Yes, this is posted on April 1st and, no, it is not a April Fool’s joke – except, I hope, on FaceBook’s part, otherwise it represents a serious security weakness in their login protocol.
As I logged into FaceBook today, I noticed (too late) that I had caps lock on and expected to be redirected to the Login error / retry page:
Instead, I found myself logged in as normal.
After playing around with it a little bit, I discovered that if you invert the upper case and lower case letters it will still let you log in.
For example, if your password is
MySecretPassword and you enter
mYsECRETpASSWORD instead, it will still let you log in.
It turns out I am not the first to notice this. Emil Protalinski noticed this back in September 2011 and, according to his article, this is done by design and there are three different forms of your password FB will recognize:
- Your original password.
- Your original password with the first letter capitalized. This is only for mobile devices, which sometimes capitalize the first character of a word.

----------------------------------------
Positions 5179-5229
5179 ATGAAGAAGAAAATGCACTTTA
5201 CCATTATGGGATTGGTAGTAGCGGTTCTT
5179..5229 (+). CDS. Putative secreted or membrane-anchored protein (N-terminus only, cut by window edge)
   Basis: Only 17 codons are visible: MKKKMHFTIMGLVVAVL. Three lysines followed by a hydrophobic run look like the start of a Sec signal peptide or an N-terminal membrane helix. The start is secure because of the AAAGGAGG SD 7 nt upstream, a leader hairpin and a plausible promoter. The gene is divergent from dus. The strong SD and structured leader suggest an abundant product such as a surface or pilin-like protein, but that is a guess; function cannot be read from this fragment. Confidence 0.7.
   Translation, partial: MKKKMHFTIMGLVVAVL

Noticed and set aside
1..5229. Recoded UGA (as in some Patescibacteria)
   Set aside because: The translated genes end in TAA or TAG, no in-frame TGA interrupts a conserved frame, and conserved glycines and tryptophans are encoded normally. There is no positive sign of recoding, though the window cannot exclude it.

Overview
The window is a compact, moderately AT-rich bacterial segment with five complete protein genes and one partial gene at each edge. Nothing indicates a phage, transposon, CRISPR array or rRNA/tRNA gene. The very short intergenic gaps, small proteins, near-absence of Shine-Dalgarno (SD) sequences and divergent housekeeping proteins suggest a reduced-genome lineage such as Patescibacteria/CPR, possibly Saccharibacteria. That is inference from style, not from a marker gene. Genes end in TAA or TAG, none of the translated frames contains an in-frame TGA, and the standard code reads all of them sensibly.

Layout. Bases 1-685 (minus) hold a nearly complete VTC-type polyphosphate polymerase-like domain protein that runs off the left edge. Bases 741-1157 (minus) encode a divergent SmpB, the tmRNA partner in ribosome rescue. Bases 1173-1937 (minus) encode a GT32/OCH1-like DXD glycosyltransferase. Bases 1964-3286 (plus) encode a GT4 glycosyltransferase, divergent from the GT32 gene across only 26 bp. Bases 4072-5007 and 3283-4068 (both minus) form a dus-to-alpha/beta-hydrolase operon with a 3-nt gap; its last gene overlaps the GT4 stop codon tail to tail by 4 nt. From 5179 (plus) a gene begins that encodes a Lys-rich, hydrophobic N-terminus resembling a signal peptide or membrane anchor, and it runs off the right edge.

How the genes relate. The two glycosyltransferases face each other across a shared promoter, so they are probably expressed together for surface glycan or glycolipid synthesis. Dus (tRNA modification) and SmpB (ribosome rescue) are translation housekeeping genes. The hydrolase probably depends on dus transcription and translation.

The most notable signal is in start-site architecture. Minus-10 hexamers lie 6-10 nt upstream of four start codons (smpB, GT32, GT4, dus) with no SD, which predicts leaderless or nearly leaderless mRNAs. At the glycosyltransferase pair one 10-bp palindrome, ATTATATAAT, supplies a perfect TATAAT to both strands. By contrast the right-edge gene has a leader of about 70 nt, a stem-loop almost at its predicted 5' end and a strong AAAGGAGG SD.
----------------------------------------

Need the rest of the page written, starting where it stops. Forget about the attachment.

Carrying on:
- Your original password with the case reversed, for those with a caps lock key on.
I am not comfortable with this because it seriously weakens the password because it reduces the number of unique letter combinations by at least half.
Assume passwords can only be two characters long and must be composed of only the following characters
a, b, A, B. Then the total number of unique passwords is 16:
With FaceBook’s password permissiveness, this is reduced to 8 by simply accepting case reversal:
- aa is the same as AA
- aA is the same as Aa
- ab is the same as BA
- aB is the same as Ab
- ba is the same as BA
- bA is the same as Ba
- bb is the same as BB
- bB is the same as Bb